When you’re trying to create something both coherent and functional, a team where everyone can actually stand each other enough to actually communicate possesses a definite edge over one where passive-aggression has taken hold.

We want to make things easy for ourselves–not users.


Sorry lazy people who think you’re bright: Hard work beats talent when talent doesn’t work.

Bill Gates has often been misquoted as saying:

“I will always choose a lazy man to do a hard job. A lazy man will find an easy way to do it.”

Not only did he not say it, but what kind of “laziness” do you think we’d be talking about? Is it the kind where you do a horrible, slack job so you create even more work for yourself and others in the future? Or does ‘lazy’ in this context mean more efficient– meaning you put in more hours only when it actually matters?

Face it. The bare minimum effort very rarely aligns with things people actually want. If you’ve ever had to work with underpaid coders, designers, and writers — or anyone from Fiverr, basically — you know just how this goes.

This kind of attitude however, isn’t confined to whoever happens to be underpaid, and the temptation to “slack off” non-productively will probably always be part of the human condition. Keep your eyes on the real prize and you’re most of the way there.

There aren’t enough generalists in your team.


An often misused proverb goes:

“A jack-of-all-trades is a master of none”

True, for a lot of technical fields, you need to put in a massive amount of time in order to just be proficient, let alone specialize in it. But that doesn’t mean we shouldn’t try to know more about how our work meshes together with what everyone else does.

In fact, this absolutely has to happen if the whole package is to make as much sense as it could. But of course, it might be a stretch to realistically expect everyone to be great at everything. But managers absolutely have to be a bit generalist if they are to be effective.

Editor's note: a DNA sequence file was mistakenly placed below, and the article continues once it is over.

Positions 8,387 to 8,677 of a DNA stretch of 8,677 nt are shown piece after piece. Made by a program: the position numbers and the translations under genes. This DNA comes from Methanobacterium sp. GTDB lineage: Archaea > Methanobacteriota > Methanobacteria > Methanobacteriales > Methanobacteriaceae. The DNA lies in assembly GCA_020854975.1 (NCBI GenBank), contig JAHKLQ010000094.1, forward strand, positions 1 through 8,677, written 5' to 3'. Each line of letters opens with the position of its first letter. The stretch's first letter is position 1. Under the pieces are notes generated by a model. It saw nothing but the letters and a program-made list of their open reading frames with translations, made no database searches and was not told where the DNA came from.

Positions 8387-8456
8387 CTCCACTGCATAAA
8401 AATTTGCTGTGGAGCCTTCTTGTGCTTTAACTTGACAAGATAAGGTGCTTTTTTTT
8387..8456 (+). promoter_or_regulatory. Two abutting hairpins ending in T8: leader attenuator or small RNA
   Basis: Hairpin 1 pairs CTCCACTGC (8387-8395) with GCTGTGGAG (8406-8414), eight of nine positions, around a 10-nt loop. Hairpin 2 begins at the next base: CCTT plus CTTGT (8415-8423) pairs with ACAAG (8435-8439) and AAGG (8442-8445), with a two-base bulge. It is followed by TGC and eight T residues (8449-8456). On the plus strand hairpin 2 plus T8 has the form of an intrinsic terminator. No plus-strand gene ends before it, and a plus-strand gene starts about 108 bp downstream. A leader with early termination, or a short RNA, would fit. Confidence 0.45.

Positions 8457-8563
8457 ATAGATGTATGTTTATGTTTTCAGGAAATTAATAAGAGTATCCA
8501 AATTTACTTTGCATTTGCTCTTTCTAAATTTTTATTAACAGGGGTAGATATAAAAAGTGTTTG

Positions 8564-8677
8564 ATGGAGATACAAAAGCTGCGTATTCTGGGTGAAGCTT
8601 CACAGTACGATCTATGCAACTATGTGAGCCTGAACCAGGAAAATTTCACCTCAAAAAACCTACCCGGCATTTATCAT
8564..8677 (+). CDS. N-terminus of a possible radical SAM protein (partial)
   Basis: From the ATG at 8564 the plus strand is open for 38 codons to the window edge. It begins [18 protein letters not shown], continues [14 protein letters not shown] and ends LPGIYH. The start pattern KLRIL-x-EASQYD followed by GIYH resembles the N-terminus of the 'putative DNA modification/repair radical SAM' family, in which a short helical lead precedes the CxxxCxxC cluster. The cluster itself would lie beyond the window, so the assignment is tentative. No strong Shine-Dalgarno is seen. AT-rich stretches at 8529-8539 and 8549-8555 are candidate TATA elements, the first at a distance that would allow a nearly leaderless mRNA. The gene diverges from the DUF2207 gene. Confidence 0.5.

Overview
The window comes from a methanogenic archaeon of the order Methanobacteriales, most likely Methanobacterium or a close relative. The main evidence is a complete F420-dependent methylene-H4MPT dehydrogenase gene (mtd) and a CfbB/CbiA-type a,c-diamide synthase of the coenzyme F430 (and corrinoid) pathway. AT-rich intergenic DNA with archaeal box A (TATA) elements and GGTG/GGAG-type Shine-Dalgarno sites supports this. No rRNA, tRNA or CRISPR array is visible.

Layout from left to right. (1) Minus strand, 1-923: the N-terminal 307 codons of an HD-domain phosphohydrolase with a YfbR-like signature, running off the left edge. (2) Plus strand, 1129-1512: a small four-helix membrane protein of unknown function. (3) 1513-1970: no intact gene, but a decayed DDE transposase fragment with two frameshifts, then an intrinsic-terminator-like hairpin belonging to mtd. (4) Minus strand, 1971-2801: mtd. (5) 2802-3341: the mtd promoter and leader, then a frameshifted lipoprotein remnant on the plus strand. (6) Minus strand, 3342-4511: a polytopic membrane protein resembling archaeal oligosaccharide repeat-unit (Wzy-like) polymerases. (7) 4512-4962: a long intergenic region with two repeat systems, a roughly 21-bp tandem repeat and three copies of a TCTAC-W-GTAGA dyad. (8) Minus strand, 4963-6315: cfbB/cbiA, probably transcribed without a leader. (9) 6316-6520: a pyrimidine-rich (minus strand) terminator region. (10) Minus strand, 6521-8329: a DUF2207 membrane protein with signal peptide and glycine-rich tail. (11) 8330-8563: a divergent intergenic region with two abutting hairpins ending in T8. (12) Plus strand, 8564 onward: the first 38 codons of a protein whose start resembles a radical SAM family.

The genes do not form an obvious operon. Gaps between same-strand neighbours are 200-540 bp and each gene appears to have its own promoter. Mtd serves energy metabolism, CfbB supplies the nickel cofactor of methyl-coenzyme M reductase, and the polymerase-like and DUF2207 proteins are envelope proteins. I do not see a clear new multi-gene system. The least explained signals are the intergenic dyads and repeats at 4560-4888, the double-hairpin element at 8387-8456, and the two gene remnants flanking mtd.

Effective leaders as a rule, tend to be pretty good or at least decent at most tasks involving their projects, but probably not as good as those assigned to do specific things.

But they don’t have to be. All they have to do is understand enough of it so they know how things go together.

You’re pushing for a perfect solution when  ‘good enough’ is the best way.


“A good solution applied with vigor now is better than a perfect solution applied ten minutes later.”

–General George Patton

A degree of perfectionism is often necessary to produce quality work. In psychology circles, a healthy amount of this is often referred to as “adaptive perfectionism”, where one is able to take the situation into account and accordingly adjust their goals. The opposite is “maladaptive perfectionism”, where perfect solutions are sought at any cost.

The line between the two isn’t always that easy to find. Steve Jobs was a notorious perfectionist who oversaw the development of products that  were crafted with painstaking attention to attention to detail, yet often managed to lag behind its competitors in key areas. His approach was responsible for many of Apple’s successes, but also their failures as well.

How often have you stymied your own growth because you were holding out for the best possible choice? The truth is, there is no way to know if a choice is a good one until after it’s made. Sure, you can use historical data to figure out likely outcomes, but in the end, at least a few things will be up in the air.

There are very few real world problems where an absolutely perfect fix will present itself. For example, there are motorcycle riders against mandatory helmet laws because we can still die despite wearing them. However, it’s undeniable that helmet use greatly reduces the chances of dying in a motorcycle accident.

Maybe your product would be ‘better’ if it contained a certain feature. But what are the associated costs with it? How much are you willing to give up so that it can happen the way you want it?

Image credits: all images licensed under Public Domain or Creative Commons via

What other product and service development problems have you faced? Comment below!



Arthur Piccio manages YouTheEntrepreneur and has managed content for major players in the online printing industry. He was previously BizSugar's contributor of the week. His work has appeared multiple times on The New York Times' You're the Boss Small Business Blog. He enjoys guitar maintenance and reading up on history and psychology in his spare time.